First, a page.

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Legalising gay existence: the Delhi High Court verdict

By ruling that Section 377 of the Indian Penal Code violates provisions of the Constitution, the Delhi High Court has taken the first step to legalise the existence of the gay community in India and specifically recognise that gay people have equal rights in accordance with the Constitution of India, says Vivek Raj Anand

July 2, 2009 has become a golden moment in the history of the gay movement in India. An eight-year-long court battle that sought justice for the gay community and its basic human right to exist came to its logical conclusion with the Delhi High Court’s decision, in the public interest litigation filed by Naz India Foundation, Delhi, to “read down” – or interpret – Section 377 of the Indian Penal Code so that it no longer applies to consenting adults.  

Section 377 of the Indian Penal Code was imposed by the British in 1860 on a culture that was historically known to be tolerant of different sexual practices. The law stayed on the books here long after it was changed in the UK. Section 377 states that “whoever voluntarily has carnal intercourse against the order of nature with man, woman or animal shall be punished with imprisonment for life or for a term upto 10 years”. It criminalised homosexual behaviour – it turned all gay people into criminals – and was repeatedly used to harass and blackmail some people because they loved someone of their own sex. It labelled some people deviants, and they paid the price for being different.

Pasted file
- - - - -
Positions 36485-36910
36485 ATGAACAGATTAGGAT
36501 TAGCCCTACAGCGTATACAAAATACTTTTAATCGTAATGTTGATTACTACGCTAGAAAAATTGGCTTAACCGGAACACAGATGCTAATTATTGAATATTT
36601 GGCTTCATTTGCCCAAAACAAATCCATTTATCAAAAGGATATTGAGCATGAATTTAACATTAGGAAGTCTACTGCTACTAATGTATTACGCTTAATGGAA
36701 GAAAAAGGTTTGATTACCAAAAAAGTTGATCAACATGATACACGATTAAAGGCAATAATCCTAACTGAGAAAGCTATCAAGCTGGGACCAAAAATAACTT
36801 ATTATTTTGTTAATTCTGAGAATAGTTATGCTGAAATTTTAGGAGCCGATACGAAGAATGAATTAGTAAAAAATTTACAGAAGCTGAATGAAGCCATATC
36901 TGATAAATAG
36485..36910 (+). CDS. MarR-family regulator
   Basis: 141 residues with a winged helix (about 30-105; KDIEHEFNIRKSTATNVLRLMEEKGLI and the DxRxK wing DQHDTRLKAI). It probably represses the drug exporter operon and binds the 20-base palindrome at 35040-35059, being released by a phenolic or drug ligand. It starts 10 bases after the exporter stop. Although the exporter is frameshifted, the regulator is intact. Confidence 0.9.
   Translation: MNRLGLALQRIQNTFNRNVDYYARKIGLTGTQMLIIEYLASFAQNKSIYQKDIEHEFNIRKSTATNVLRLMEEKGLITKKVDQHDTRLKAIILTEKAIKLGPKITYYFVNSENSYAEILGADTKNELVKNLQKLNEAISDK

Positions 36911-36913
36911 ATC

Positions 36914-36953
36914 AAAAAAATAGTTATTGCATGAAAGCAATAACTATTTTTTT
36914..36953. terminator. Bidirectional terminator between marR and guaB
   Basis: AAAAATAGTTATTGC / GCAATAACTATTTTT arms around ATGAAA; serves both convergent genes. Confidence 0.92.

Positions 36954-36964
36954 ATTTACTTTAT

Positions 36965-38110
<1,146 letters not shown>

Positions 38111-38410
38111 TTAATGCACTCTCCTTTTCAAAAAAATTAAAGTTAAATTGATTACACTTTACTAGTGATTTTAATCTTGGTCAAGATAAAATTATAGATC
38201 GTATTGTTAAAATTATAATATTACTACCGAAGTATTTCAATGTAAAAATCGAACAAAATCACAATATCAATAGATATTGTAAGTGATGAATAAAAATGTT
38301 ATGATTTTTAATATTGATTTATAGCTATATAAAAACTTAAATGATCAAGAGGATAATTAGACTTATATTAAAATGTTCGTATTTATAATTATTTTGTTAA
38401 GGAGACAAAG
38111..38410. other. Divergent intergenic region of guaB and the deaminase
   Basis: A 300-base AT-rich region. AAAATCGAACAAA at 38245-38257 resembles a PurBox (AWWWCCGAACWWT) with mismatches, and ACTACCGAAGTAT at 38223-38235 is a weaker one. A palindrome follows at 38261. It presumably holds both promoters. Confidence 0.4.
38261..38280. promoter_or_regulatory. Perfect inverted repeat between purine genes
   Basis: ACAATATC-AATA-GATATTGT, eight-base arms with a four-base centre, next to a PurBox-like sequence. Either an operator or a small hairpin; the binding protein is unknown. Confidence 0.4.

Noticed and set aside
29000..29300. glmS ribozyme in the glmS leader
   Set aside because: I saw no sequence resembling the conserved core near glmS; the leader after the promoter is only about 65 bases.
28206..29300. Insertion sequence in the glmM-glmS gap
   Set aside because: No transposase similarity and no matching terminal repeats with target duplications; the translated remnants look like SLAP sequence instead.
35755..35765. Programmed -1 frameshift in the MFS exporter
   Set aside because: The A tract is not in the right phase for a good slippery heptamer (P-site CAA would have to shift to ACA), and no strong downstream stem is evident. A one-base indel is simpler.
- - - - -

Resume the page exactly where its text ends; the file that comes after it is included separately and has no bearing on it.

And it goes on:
The landmark judgment delivered by the Delhi High Court stated: “We declare that Section 377 IPC, insofar it criminalises consensual sexual acts of adults in private, is violative of Articles 21, 14 and 15 of the Constitution. The provisions of Section 377 IPC will continue to govern non-consensual penile non-vaginal sex and penile non-vaginal sex involving minors. By ‘adult’ we mean everyone who is 18 years of age and above. A person below 18 would be presumed not to be able to consent to a sexual act.” 

While the judgment is not binding outside Delhi, it sets a precedent that should lead to the decriminalisation of gay sex country-wide. 

The public health argument against applying Section 377 to gays is that criminalising same sex activity sabotages prevention efforts among a marginalised group. Indeed, peer educators in HIV programmes for men having sex with men (MSM) and transgender communities have repeatedly been harassed by the police.  

The judgment went one step further, accepting the petitioners’ contention that criminalising same sex activity is discrimination on the basis of sexual orientation and therefore a violation of fundamental rights.  

This is the first step that legalises the existence of the gay community in India and specifically recognises that gay people have equal rights in accordance with the constitution of India. It opens the doors for the community to take legal action when they face discrimination. 

The decision will now bring to the fore issues that have affected the community of gay men, women and transgenders, but have so far not been addressed in the system. There are countless instances of gay men, women and transgenders losing their jobs, their homes, and more, because of their sexual orientation. They are deprived of property rights and access to health services and education; they face violence and are forced into heterosexual marriages; they are denied the right to same sex marriages; they are denied adoption rights – the list goes on and on.